Two San Diego-based stockbrokers pleaded guilty Tuesday to engaging in an insider trading conspiracy that resulted in hundreds of thousands of dollars in illegal profits.

Chad Wiegand, 42, and Akis Eracleous, 48, worked as licensed brokers for National Planning Corp.

According to their plea agreements, the scheme involved insider trading in shares of Ardea Biosciences Inc., a biotechnology company headquartered in San Diego. Among other things, Ardea was developing drugs for treatment of hyperuricemia and gout, and for treating malignant tumors.

On April 23, 2012, Ardea publicly announced that it had entered into a merger agreement in which it would be acquired by AstraZeneca, a multinational pharmaceutical and biotechnology company headquartered in London.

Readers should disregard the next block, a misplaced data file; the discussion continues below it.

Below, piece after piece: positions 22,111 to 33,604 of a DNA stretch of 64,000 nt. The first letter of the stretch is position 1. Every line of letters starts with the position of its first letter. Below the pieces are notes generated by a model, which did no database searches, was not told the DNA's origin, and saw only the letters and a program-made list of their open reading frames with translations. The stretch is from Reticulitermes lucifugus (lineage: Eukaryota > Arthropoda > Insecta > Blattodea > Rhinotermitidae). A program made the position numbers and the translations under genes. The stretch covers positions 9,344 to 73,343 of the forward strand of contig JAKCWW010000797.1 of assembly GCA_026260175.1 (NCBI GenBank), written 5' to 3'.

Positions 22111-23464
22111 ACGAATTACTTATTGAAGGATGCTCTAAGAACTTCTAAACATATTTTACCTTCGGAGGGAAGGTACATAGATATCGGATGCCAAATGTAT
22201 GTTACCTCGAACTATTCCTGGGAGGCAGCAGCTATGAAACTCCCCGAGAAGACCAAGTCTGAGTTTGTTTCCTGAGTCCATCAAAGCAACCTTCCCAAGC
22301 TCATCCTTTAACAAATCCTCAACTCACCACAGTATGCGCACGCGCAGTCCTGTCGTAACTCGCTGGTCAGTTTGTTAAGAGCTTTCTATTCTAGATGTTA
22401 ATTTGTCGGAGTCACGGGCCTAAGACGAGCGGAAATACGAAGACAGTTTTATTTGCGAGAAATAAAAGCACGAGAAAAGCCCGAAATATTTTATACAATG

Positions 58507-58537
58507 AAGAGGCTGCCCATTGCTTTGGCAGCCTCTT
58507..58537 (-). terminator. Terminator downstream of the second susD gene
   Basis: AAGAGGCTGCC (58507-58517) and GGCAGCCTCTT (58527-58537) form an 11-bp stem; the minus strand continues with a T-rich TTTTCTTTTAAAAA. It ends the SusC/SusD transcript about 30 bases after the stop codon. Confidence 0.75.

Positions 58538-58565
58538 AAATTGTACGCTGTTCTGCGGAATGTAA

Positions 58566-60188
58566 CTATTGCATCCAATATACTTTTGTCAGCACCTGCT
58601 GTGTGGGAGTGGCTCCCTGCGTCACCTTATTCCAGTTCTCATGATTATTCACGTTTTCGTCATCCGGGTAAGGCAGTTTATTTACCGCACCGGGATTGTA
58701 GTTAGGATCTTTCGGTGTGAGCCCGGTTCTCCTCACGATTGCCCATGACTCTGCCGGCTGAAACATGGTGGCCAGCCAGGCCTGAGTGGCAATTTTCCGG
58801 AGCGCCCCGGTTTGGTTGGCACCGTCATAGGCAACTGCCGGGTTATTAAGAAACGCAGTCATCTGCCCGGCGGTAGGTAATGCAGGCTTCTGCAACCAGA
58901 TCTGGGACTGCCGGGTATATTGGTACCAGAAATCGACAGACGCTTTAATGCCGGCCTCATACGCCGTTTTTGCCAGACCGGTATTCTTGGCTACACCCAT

That day, following the merger announcement, Ardea’s shares closed at $31.62, an increase of 51.7 percent from the prior day’s closing price.

As part of the scheme, Wiegand obtained inside information about Ardea — including information about the AstraZeneca merger in advance of the public announcement from his brother-in-law, a corporate insider, according to the U.S. Attorney’s Office.

The brother-in-law, identified in court documents as co-conspirator #1, held a senior position in information technology at Ardea, in which he oversaw Ardea’s entire computer operations infrastructure and had access to information maintained on the company’s computer system.

After obtaining the inside information, Wiegand traded on it for his brokerage clients, earning fees for himself and profits for his clients, prosecutors said.

Wiegand also gave the inside information to Eracleous, his fellow broker, who in turn traded on that information and provided it to several others, who profited themselves and paid profits back to Eracleous.

Court documents describe the defendants engaging in a long-running insider trading scheme spanning the period from March 2009 to April 2012.

They are scheduled to be sentenced on Sept. 4.

— City News Service

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